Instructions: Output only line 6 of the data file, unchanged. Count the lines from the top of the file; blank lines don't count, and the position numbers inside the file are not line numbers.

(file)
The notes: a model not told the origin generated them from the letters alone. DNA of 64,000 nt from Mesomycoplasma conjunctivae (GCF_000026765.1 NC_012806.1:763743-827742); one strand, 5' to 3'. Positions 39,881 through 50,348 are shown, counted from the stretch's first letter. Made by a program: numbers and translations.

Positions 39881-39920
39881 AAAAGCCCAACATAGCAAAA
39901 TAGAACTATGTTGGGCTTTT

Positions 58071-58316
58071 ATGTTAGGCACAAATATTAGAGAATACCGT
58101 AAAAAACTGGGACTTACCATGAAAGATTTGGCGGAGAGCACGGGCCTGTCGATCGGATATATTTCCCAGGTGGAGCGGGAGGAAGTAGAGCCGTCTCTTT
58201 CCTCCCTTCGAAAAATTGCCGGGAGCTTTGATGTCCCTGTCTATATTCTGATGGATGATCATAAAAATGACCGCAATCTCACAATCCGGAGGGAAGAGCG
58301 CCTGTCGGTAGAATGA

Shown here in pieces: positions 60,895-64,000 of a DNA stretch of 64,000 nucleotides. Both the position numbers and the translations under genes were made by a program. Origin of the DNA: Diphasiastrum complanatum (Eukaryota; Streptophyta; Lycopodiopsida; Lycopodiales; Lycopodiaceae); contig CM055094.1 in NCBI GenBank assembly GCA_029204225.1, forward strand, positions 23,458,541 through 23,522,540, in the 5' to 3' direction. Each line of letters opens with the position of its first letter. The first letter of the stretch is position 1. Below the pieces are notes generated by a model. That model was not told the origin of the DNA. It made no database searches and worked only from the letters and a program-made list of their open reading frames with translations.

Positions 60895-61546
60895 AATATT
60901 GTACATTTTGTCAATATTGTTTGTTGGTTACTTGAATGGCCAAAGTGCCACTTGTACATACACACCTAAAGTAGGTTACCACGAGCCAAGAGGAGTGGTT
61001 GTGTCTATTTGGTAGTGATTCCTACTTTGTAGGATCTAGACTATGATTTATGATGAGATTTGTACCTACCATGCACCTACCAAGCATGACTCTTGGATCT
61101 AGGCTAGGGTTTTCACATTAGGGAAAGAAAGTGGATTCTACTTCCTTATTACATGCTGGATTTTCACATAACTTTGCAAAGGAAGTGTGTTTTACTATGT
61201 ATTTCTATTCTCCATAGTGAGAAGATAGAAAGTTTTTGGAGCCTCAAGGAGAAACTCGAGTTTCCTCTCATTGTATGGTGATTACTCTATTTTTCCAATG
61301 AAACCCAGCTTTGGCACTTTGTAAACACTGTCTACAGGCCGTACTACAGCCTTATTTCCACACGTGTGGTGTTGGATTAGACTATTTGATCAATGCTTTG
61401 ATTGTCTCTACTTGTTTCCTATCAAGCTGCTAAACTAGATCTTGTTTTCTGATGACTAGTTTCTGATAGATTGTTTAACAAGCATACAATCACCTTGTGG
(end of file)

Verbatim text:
58071 ATGTTAGGCACAAATATTAGAGAATACCGT